Karen Nelson checks in today with a great article that examines the aftermath of Tuesday’s primary elections in Jackson County, which despite the overall low voter turnout resulted in change in County Government. Karen gives credit to the scrappy group of SRHS retirees that will not go away quietly without answers along with accountability for the disaster that has resulted from a coordinated campaign of lies literally stretching over a period of years:
The tight-knit group handed out thousands of fliers, talked to voters, took out advertisements, picketed the hospitals and lawyers’ offices. They became good at giving interviews to the media and religiously attended Jackson County Board of Supervisors meetings to speak out about what they thought was fair and ask for answers as to why the county-owned system failed them and the community.
“I think people in the county were very upset about this,” Kitty Aguilar said Wednesday after the election. “It was unbelievable in most people’s minds that this would go on — the pension plan and how it was dealt with, and that county supervisors didn’t man up, take it straight on and deal with it.”
Local politics is all about pleasing the proverbial chronic voter. The chronic voter is typically grey that has extra time on their hands to engage in political activity like going to Board meetings or manning a picket line.
Since Chronic voters are Grey, they also have a lifetime of social contact with the community which means they are a big influences on what I’d term the marginal voter, which is that part of the electorate that turns out to vote only part of the time.
In 2010 about 28,000 voters turned out of the total voting age population of about 100,000. My guess is somewhere about 18-20 thousand of the total would fit the demographic of a chronic voter. Also in that demographic are close to 3,000 SHRS plan participants.
This is all a long winded way of saying that the County Board of Sups has written off somewhere around 10% of the total vote straight out of the gate. It is not an election winning strategy IMHO.
The advice the Sups heeded which in turn lead to my making that comment did not come from a political coms professional or a seasoned political operative IMHO. I think the Sups actions were based on the advice of a lawyer. If an elected official did what was best for their constituents over their own electoral self interest such would be a rarity in my opinion though it does happen on occasion. Continue reading “Credit the retirees as the runoff elections loom…..”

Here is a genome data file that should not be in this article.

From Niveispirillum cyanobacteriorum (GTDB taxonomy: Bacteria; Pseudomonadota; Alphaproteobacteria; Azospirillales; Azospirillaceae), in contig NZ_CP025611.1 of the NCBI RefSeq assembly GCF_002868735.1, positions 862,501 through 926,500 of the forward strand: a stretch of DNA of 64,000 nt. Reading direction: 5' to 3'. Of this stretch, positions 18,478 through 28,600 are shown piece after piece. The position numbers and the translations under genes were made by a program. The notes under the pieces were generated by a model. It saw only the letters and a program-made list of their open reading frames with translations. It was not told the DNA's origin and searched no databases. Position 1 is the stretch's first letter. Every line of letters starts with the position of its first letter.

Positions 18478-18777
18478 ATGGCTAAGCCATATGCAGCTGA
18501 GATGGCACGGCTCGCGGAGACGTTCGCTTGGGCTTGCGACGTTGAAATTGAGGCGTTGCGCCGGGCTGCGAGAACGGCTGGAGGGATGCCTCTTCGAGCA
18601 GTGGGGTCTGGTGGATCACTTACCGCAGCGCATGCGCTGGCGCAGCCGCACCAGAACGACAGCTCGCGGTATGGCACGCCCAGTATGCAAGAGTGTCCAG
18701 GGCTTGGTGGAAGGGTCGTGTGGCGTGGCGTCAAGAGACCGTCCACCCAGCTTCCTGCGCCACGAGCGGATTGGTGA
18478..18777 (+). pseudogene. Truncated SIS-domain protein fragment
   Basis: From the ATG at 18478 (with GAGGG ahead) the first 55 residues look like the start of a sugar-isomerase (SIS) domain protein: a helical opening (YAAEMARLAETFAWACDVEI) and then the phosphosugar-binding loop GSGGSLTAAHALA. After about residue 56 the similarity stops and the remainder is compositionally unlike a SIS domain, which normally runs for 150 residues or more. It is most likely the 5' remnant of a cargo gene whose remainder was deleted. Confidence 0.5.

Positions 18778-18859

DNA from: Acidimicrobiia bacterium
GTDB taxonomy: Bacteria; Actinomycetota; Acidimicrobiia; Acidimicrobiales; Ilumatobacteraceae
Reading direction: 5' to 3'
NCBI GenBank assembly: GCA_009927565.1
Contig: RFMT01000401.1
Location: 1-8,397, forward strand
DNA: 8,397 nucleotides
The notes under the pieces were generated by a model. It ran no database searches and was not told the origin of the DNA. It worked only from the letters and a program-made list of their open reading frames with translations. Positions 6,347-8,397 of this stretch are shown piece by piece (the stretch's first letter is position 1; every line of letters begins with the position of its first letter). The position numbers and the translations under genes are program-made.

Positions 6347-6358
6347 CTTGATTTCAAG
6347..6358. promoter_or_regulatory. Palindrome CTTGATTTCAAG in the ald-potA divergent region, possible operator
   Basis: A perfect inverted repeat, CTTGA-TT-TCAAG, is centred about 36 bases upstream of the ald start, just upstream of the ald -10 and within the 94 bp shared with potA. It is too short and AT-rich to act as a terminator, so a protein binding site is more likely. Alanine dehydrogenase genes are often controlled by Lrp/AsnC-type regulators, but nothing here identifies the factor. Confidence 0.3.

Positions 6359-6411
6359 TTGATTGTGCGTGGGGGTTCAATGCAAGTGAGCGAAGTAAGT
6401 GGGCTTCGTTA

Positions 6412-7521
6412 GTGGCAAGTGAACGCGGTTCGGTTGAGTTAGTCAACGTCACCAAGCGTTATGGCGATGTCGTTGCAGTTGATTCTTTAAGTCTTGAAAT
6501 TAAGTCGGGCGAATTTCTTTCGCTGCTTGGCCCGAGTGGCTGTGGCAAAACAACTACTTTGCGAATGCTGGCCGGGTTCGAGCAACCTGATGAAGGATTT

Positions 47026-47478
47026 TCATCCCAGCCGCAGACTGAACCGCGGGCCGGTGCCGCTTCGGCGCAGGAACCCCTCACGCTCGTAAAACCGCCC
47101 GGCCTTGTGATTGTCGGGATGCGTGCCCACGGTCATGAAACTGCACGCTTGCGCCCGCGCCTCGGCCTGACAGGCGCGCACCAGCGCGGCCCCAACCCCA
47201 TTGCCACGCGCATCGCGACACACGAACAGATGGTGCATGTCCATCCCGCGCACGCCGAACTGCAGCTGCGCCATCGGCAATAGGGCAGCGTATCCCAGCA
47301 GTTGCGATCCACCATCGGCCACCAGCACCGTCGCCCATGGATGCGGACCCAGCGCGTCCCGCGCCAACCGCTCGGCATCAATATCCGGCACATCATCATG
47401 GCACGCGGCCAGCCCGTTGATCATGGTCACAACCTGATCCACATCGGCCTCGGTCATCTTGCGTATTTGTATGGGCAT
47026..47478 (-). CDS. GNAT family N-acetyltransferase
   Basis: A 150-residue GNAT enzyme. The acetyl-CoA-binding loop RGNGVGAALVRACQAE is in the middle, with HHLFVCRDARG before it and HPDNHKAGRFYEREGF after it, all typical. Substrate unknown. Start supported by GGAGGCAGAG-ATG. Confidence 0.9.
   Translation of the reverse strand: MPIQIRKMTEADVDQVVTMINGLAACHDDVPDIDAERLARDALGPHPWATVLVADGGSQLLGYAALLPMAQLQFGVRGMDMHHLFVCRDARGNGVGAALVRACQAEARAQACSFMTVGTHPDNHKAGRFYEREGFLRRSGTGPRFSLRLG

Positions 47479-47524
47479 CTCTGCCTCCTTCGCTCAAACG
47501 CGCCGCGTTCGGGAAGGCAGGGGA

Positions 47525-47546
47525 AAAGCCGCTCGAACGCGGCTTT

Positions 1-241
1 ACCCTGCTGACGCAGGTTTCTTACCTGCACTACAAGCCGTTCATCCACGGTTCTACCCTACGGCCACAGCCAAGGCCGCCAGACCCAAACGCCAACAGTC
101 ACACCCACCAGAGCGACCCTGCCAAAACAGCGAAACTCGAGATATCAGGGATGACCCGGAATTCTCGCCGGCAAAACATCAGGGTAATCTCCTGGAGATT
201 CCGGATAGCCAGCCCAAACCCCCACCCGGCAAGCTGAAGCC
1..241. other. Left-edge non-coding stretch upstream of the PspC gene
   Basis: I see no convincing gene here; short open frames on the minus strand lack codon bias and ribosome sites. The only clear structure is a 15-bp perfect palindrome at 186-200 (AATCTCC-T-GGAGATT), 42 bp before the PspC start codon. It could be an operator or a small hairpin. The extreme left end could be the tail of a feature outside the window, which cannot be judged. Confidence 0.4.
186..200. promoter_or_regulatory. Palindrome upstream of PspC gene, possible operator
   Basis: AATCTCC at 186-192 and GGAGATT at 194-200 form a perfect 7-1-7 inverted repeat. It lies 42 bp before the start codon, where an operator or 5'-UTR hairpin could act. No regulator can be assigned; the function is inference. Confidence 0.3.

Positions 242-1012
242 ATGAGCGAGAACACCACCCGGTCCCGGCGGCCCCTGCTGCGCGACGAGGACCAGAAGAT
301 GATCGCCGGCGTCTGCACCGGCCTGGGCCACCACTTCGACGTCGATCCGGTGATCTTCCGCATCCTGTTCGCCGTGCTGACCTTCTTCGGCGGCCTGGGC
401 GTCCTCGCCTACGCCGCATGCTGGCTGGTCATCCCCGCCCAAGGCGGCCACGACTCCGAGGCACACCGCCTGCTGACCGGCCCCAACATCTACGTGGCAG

Way back in 2013 April Havens over at the Mississippi Press began telling County Attorney Paula (Sue Nations Stennett) Yancey’s story of her tie-up with the Mississippi Public Employees Retirement System on behalf of the Jackson County Sheriff’s office everyone should have known there was a major problem with the county’s compliance with certain laws and regulations, mainly because the early reports of the exact nature of the problem were largely incomprehensible and it is with the first incomprehensible report that I start circa March 15, 2013:
Jackson County is going up against the state’s Public Employees’ Retirement System in an effort to save thousands of hours in leave that employees have accrued over many years.
County attorney Paula Yancey was in Chancery Judge Charles Bordis’ courtroom this afternoon to ask him to stop a March 26 hearing before the PERS board in Jackson.
Attorney Amy St. Pé, who is representing the Jackson County Sheriff’s Department, joined Yancey in court. Representing PERS were Alison O’Neal and Jane Mapp.
So there we have it folks, all the legal players are laid out neatly by Havens and for this we should be appreciative. But she loses me terming the legal dispute “a debate” because while courthouses may indeed occasionally house debates featuring master debaters what was going on with the attempted home cooking of Mississippi PERS in a Jackson County Courtroom was not a debating society prattling away discussing esoteric issues:
The debate cropped up near the end of 2011, Yancey said, when the county was copied on a letter sent from PERS to a retired sheriff’s department employee.
The employee had been retired for about 9 months when PERS said he was retired in error and asked him to repay money he had received, she said.
PERS then asked for a copy of the county’s personnel policy.
On May 31, 2012, the county received another letter from PERS “that made an administrative determination” and included an analysis and interpretation of the county’s leave policy, Yancey said.
The letter said that allowing current county employees to continue using leave would be considered a “prohibited donation,” she said, and asked the county to wipe the leave off its books.
Jackson County is arguing that PERS doesn’t have jurisdiction to interpret a county’s policy with total disregard for how the county interprets its own policy, nor does it have the power to dictate policy.